Liked by 1 person

    • That’s a hell of a weight loss plan! I see lots of methods of educating people here also about standing water and disease carrying mosquitoes. They are certainly trying their best to keep us safe.


  3. oldsalt1942 says:

    re: Mosquitos at dusk…I’ve never lived in a place where mosquitos thrive more than they do in the state of Louisiana. This is NOT joke, BUT there are three different kinds of mosquitos there. There are the kind that come storming out at dusk as most people are familiar with. There is also a breed that only comes out at dawn. And then there is the wonderful Salt March Mosquito that is out and about and feeding 24 hours a day!!!


    • Aren’t they the state bird? or is that Missouri? or Arkansas? or any number of US states. The worst I’ve had was in northern Michigan. Those devils would leave welts the size of silver dollars! I can believe Louisiana is a total pain though, all that warm weather and water everywhere. How nice that you got 24/7 coverage… not! sheesh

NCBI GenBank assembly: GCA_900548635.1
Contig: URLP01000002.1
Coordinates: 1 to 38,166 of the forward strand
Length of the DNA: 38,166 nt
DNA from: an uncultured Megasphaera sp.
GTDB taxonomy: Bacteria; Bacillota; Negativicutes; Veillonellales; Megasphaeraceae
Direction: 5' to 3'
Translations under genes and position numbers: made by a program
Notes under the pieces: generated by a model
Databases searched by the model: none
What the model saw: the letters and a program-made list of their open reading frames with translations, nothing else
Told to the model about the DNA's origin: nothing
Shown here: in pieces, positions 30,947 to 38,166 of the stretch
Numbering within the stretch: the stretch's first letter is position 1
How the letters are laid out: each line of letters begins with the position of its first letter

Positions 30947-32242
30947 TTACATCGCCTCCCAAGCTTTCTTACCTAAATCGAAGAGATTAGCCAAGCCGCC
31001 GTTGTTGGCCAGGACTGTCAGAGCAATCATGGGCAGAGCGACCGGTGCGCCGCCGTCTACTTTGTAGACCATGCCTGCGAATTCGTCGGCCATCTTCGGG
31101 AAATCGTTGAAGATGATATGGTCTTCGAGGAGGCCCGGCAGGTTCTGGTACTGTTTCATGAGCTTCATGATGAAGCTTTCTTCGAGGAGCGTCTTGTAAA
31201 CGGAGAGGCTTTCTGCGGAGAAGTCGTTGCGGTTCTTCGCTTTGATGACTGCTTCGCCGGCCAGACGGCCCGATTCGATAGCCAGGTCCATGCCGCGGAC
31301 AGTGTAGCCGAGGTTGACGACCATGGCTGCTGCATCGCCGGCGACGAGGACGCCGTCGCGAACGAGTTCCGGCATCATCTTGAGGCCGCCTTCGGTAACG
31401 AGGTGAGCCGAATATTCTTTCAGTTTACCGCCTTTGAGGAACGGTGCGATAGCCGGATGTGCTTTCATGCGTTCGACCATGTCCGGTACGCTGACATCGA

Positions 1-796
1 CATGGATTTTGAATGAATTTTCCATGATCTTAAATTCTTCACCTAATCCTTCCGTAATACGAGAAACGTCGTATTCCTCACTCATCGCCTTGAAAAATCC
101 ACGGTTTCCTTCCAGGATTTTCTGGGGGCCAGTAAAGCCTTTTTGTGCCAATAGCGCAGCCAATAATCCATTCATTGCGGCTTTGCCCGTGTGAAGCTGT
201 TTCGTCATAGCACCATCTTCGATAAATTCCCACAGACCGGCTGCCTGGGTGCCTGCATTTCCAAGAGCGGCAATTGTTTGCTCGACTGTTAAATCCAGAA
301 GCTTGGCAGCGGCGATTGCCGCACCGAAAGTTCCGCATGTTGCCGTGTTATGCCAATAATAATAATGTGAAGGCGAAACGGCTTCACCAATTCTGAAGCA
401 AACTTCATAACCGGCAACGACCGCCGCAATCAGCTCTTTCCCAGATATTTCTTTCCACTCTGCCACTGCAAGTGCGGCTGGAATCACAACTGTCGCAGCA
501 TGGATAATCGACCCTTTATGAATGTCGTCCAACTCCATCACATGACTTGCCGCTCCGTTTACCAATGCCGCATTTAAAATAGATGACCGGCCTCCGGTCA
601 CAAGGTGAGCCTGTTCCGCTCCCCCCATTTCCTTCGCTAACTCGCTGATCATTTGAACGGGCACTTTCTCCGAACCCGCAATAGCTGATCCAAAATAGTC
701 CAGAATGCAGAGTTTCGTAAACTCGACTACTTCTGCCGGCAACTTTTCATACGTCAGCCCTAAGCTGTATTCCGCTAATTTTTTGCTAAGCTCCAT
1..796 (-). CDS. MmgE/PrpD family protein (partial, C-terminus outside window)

4. Laureen says:

    I do know a couple of people who have gotten dengue here in the Lake Chapala área, but I don’t know of anyone who has gotten any of the other mosquito borne illnesses. I was also told that the mosquitos that carry the worrisome viruses are daytime feeders, not so much at night. That’s all I know about the mosquitos here in the Lake Chapala área of México.
    Thanks for the information Kris. It applies to us too.


    • Good point! I also read that they are daytime feeders, and it seems like I see one occasionally when I am out gardening, not at night. I hope no one else gets dengue or any of the other nasty diseases in your area.


  5. peggyjoan42 says: